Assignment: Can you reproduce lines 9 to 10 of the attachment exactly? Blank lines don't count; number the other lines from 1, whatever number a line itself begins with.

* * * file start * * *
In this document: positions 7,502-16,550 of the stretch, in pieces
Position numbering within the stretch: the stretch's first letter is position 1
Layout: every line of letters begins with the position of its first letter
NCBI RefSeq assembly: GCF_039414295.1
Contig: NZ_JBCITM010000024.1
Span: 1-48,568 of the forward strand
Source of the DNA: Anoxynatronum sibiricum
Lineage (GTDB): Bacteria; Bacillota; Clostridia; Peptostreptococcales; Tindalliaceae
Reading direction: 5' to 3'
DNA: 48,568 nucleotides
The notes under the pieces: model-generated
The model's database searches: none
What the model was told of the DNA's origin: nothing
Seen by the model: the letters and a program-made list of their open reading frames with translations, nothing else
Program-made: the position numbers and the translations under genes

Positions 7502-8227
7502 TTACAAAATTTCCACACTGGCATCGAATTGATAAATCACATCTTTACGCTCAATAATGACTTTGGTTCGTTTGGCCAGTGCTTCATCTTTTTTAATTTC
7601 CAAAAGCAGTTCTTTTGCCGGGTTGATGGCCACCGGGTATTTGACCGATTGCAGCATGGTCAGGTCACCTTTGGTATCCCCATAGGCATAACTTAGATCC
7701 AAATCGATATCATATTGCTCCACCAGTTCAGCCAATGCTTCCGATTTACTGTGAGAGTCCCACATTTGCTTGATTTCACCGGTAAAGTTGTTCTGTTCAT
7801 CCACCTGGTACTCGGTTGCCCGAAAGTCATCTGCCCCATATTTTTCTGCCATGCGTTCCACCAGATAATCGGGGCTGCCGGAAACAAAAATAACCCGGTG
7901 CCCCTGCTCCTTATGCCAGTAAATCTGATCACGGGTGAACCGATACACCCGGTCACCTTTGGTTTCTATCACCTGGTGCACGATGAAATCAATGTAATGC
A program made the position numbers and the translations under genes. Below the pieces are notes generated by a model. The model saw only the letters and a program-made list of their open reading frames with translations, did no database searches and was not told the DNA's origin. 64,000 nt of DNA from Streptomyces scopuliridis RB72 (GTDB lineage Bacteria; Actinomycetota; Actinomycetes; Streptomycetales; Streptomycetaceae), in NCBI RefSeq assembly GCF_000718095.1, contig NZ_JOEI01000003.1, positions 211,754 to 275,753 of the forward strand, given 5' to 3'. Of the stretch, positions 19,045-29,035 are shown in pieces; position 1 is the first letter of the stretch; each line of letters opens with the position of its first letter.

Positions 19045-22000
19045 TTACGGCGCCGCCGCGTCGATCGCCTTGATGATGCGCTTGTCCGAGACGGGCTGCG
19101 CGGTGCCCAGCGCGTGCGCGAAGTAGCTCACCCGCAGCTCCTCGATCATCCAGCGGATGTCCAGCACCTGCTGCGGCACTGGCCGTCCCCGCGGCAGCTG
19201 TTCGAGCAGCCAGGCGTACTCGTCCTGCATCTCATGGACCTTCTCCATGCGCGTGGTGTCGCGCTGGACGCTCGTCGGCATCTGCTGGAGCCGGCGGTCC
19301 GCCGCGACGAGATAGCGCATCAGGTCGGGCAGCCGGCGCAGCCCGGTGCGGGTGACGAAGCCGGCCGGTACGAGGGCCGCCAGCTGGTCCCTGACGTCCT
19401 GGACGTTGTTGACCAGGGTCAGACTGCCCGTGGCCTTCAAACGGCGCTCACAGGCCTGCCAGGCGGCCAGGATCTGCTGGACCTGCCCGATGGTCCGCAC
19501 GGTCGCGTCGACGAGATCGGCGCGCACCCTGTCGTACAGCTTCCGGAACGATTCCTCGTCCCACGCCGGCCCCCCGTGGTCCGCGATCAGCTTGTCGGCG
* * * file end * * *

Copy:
Reading direction: 5' to 3'
DNA: 48,568 nucleotides